All those who posses a garden shed know how important it is, as you can easy store different materials and items, storing garden equipment, kids’ toys, furniture, bikes being an extremely useful building.  So not only does a shed serve your needs, but it also adds more to the beauty of your garden. As with all other building structures, there are a number of regulations for sheds. While you construct your shed, you have to ascertain you are meeting all of them.

garden sheds planning permissions

We suggest that before you begin your shed project, you should find out more about planning permission for sheds.  In most cases, your shed contractor should be able to help you out with this.

Have I need special planning permission to have a shed?

The answer to this question depends on a number of factors such as the locality in which you live and the type of shed which you are going to construct. Under the planning and building regulations for sheds, these structures are more formally referred to as outbuildings. The same term is also used for greenhouses and garages.

The construction of all outbuildings, whether it is a shed or another structure, is classified as a Permitted Development. This means that you do not need any shed planning permission if you are following the standards enforced. These are as follows.

  • The shed should be a single storey building.
  • There must be no platform, balcony, veranda or any other protruding structure constructed with the shed.
  • The maximum height of shed is limited to three metres. An exception in this regard is for sheds with a dual pitched roof. These type of sheds can be as high as four metres.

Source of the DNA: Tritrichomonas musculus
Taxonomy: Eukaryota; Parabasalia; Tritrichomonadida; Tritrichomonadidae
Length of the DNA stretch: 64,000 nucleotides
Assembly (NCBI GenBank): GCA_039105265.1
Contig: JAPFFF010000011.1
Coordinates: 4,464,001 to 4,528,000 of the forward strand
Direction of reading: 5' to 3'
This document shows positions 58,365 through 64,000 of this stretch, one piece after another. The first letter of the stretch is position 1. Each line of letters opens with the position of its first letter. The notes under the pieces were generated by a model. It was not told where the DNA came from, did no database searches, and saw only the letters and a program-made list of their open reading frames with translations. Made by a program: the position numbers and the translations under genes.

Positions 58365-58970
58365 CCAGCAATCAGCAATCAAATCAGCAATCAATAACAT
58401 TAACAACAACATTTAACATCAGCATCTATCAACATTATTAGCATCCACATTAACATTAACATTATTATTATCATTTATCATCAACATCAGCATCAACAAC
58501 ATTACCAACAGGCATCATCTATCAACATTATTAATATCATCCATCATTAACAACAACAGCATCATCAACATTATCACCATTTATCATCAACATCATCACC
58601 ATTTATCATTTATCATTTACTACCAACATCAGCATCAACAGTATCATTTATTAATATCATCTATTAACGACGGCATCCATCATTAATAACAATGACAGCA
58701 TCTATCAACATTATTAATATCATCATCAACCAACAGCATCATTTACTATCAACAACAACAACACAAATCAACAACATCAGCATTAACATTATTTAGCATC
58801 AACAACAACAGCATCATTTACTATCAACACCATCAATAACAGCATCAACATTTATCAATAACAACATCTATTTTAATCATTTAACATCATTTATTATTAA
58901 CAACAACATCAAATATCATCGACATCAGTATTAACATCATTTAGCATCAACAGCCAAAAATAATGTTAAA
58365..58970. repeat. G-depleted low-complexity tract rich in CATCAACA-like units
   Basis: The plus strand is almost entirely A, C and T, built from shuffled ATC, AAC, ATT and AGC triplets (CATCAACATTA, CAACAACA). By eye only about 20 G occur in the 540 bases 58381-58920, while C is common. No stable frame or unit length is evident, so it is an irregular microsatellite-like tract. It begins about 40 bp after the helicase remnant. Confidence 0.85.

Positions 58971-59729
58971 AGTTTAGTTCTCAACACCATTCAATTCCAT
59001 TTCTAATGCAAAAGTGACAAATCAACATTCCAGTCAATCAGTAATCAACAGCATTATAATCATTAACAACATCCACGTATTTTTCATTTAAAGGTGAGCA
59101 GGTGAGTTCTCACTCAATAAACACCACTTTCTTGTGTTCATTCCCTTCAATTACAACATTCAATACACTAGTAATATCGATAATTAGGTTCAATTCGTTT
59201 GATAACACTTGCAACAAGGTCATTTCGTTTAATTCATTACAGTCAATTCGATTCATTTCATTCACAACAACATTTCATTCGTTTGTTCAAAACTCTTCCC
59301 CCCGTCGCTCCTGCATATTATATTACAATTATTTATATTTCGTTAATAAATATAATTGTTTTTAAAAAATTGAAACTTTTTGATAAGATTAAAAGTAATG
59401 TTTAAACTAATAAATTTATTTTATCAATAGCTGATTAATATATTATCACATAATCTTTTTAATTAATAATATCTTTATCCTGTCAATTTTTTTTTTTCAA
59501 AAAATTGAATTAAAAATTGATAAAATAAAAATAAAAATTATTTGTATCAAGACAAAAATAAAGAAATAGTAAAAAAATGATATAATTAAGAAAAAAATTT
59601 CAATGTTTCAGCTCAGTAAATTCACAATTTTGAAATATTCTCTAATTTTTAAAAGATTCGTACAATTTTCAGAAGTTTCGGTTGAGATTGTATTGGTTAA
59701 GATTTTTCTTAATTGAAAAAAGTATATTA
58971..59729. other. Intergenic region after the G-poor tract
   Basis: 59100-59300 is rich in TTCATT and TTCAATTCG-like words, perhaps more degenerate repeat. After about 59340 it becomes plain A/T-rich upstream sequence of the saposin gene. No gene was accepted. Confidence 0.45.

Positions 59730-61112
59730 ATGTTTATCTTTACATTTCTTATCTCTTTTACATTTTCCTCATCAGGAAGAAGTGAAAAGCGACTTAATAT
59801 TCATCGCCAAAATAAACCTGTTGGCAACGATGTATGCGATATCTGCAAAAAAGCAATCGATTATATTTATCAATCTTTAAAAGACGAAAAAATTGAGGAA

• If the site at which you are planning to construct the shed is within two metres of the boundary of your property, the height of your shed can only be two and a half metres high.
  • The total area occupied by the shed cannot be more than 15 square metres.
  • All extensions to your home and all your outbuildings including the shed cannot cover an area that is greater than 50% of the area around the original construction of your house.
  • The shed which you construct must not obstruct any walls on the front side of your house.
  • The end should not impinge a conservation area, landscape of natural beauty, or any designated land protected by the government.

My shed does not meet all the standards and so I do need garden shed planning permission. What can I do?

As already mentioned, your shed contractor should be able to help you with this. You can also take advice from a local planning office in your area. These meetings are usually short and no charges are incurred for this.

While having a word with the authorities, try to supply as much information as you can. This will ascertain that no issues arise when you submit your project and acquire permission on it. During the pre-application meeting, you can show the site plan, dimension, orientation, and drawings or photos of your proposed structure to the concerned people. Also let them realize that you are aware of planning permissions and building regulations for sheds.

You can also contact the local planning office in writing. In this case, you should allow two weeks for a response.

Will I have to bear any costs?

You have to pay around £150 to £200 when you submit an application for planning permission. Once you do this, it will take around eight to ten weeks for a decision to be finalised.

Other regulations you might be interested in reading: 

 

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